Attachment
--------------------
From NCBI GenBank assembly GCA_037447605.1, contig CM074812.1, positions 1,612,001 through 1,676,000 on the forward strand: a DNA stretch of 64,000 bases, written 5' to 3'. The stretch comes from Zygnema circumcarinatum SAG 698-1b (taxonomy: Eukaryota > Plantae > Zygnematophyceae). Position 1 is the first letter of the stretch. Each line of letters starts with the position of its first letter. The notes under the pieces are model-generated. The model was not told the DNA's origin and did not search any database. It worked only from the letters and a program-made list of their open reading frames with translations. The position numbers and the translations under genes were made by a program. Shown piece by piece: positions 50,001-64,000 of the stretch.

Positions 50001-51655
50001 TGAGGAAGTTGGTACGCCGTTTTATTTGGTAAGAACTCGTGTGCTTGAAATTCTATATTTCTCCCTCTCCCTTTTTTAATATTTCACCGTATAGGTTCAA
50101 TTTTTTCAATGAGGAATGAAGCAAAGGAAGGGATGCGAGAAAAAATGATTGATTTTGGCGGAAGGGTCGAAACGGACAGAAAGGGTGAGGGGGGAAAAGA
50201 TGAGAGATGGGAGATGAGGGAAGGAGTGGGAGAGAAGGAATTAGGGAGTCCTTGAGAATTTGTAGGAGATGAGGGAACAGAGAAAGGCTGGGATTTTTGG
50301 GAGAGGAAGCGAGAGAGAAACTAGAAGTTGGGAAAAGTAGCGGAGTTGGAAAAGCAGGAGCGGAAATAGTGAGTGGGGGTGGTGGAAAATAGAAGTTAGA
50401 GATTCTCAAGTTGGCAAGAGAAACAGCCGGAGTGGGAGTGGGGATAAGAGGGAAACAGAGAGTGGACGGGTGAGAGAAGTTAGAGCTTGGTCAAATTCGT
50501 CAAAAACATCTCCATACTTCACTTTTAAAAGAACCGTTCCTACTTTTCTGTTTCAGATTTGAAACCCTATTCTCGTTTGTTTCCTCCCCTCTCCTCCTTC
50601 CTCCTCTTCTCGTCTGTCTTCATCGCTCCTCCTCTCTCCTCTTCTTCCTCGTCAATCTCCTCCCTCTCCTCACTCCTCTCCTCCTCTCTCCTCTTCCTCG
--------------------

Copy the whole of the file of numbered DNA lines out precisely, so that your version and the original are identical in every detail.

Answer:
From NCBI GenBank assembly GCA_037447605.1, contig CM074812.1, positions 1,612,001 through 1,676,000 on the forward strand: a DNA stretch of 64,000 bases, written 5' to 3'. The stretch comes from Zygnema circumcarinatum SAG 698-1b (taxonomy: Eukaryota > Plantae > Zygnematophyceae). Position 1 is the first letter of the stretch. Each line of letters starts with the position of its first letter. The notes under the pieces are model-generated. The model was not told the DNA's origin and did not search any database. It worked only from the letters and a program-made list of their open reading frames with translations. The position numbers and the translations under genes were made by a program. Shown piece by piece: positions 50,001-64,000 of the stretch.

Positions 50001-51655
50001 TGAGGAAGTTGGTACGCCGTTTTATTTGGTAAGAACTCGTGTGCTTGAAATTCTATATTTCTCCCTCTCCCTTTTTTAATATTTCACCGTATAGGTTCAA
50101 TTTTTTCAATGAGGAATGAAGCAAAGGAAGGGATGCGAGAAAAAATGATTGATTTTGGCGGAAGGGTCGAAACGGACAGAAAGGGTGAGGGGGGAAAAGA
50201 TGAGAGATGGGAGATGAGGGAAGGAGTGGGAGAGAAGGAATTAGGGAGTCCTTGAGAATTTGTAGGAGATGAGGGAACAGAGAAAGGCTGGGATTTTTGG
50301 GAGAGGAAGCGAGAGAGAAACTAGAAGTTGGGAAAAGTAGCGGAGTTGGAAAAGCAGGAGCGGAAATAGTGAGTGGGGGTGGTGGAAAATAGAAGTTAGA
50401 GATTCTCAAGTTGGCAAGAGAAACAGCCGGAGTGGGAGTGGGGATAAGAGGGAAACAGAGAGTGGACGGGTGAGAGAAGTTAGAGCTTGGTCAAATTCGT
50501 CAAAAACATCTCCATACTTCACTTTTAAAAGAACCGTTCCTACTTTTCTGTTTCAGATTTGAAACCCTATTCTCGTTTGTTTCCTCCCCTCTCCTCCTTC
50601 CTCCTCTTCTCGTCTGTCTTCATCGCTCCTCCTCTCTCCTCTTCTTCCTCGTCAATCTCCTCCCTCTCCTCACTCCTCTCCTCCTCTCTCCTCTTCCTCG